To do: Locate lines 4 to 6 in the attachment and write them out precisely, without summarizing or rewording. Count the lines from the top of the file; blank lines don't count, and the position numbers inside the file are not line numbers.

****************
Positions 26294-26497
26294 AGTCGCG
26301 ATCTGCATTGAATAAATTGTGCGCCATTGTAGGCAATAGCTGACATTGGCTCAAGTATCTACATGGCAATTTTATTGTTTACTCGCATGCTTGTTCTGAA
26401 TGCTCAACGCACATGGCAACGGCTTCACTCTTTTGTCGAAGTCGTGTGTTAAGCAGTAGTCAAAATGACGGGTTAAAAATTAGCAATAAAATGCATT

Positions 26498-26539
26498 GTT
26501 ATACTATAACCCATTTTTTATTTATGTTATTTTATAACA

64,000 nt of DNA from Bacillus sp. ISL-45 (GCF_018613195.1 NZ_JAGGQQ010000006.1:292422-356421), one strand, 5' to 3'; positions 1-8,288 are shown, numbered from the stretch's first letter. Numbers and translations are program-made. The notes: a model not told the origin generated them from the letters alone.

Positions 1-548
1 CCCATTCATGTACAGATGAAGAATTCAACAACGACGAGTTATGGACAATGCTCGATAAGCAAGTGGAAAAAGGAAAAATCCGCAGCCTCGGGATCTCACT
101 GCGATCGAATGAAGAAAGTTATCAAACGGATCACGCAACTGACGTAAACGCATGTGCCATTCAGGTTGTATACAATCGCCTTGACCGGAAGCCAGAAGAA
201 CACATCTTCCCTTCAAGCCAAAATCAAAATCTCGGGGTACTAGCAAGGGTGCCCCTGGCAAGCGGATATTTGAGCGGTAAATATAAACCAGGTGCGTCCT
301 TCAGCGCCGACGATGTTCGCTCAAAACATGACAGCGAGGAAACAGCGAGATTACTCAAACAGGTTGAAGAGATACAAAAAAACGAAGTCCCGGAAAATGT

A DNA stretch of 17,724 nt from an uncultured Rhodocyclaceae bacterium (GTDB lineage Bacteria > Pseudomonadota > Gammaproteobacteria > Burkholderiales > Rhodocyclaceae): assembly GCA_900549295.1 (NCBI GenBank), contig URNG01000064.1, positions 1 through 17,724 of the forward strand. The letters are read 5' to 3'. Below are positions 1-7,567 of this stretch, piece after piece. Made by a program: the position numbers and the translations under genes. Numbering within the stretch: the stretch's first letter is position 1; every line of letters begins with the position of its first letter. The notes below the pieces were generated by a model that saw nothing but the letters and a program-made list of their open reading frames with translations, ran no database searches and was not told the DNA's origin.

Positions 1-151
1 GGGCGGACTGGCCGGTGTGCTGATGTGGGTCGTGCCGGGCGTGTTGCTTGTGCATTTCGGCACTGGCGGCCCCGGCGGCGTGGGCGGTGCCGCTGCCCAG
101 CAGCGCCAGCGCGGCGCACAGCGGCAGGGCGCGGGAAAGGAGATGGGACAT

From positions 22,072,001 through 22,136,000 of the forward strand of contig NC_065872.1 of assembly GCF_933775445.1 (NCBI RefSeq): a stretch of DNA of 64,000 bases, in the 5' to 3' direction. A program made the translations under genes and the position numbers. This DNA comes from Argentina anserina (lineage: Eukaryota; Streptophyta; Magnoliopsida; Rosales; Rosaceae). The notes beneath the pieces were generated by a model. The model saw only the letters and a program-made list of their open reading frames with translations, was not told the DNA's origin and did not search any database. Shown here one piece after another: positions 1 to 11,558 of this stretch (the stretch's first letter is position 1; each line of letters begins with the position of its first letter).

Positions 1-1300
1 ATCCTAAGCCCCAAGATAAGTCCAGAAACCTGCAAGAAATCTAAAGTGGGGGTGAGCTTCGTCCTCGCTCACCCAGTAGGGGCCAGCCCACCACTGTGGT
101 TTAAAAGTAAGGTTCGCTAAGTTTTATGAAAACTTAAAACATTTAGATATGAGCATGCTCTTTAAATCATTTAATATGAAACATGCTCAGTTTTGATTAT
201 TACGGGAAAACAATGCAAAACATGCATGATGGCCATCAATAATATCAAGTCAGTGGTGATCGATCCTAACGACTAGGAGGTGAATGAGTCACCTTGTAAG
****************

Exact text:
26401 TGCTCAACGCACATGGCAACGGCTTCACTCTTTTGTCGAAGTCGTGTGTTAAGCAGTAGTCAAAATGACGGGTTAAAAATTAGCAATAAAATGCATT

Positions 26498-26539
26498 GTT